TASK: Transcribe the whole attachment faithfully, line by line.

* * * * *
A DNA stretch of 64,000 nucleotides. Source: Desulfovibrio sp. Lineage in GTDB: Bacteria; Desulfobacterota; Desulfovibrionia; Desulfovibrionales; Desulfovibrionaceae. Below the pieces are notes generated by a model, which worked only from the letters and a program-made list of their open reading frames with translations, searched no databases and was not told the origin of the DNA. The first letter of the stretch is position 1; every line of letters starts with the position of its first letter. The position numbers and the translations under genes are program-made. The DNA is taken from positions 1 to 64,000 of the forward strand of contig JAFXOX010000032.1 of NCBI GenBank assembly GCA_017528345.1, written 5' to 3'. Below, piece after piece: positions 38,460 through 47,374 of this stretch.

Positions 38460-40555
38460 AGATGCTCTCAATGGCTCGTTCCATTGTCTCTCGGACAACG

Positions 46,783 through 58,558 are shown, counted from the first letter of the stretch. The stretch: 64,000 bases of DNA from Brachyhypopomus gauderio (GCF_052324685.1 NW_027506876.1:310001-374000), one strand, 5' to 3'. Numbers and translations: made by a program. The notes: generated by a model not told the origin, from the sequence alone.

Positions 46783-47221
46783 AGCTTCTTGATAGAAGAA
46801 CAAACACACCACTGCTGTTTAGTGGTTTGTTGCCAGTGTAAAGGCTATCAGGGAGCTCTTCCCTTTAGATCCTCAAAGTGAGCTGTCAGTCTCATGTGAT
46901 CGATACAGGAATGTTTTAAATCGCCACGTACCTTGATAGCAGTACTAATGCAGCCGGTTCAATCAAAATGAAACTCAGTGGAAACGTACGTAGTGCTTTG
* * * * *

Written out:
A DNA stretch of 64,000 nucleotides. Source: Desulfovibrio sp. Lineage in GTDB: Bacteria; Desulfobacterota; Desulfovibrionia; Desulfovibrionales; Desulfovibrionaceae. Below the pieces are notes generated by a model, which worked only from the letters and a program-made list of their open reading frames with translations, searched no databases and was not told the origin of the DNA. The first letter of the stretch is position 1; every line of letters starts with the position of its first letter. The position numbers and the translations under genes are program-made. The DNA is taken from positions 1 to 64,000 of the forward strand of contig JAFXOX010000032.1 of NCBI GenBank assembly GCA_017528345.1, written 5' to 3'. Below, piece after piece: positions 38,460 through 47,374 of this stretch.

Positions 38460-40555
38460 AGATGCTCTCAATGGCTCGTTCCATTGTCTCTCGGACAACG

Positions 46,783 through 58,558 are shown, counted from the first letter of the stretch. The stretch: 64,000 bases of DNA from Brachyhypopomus gauderio (GCF_052324685.1 NW_027506876.1:310001-374000), one strand, 5' to 3'. Numbers and translations: made by a program. The notes: generated by a model not told the origin, from the sequence alone.

Positions 46783-47221
46783 AGCTTCTTGATAGAAGAA
46801 CAAACACACCACTGCTGTTTAGTGGTTTGTTGCCAGTGTAAAGGCTATCAGGGAGCTCTTCCCTTTAGATCCTCAAAGTGAGCTGTCAGTCTCATGTGAT
46901 CGATACAGGAATGTTTTAAATCGCCACGTACCTTGATAGCAGTACTAATGCAGCCGGTTCAATCAAAATGAAACTCAGTGGAAACGTACGTAGTGCTTTG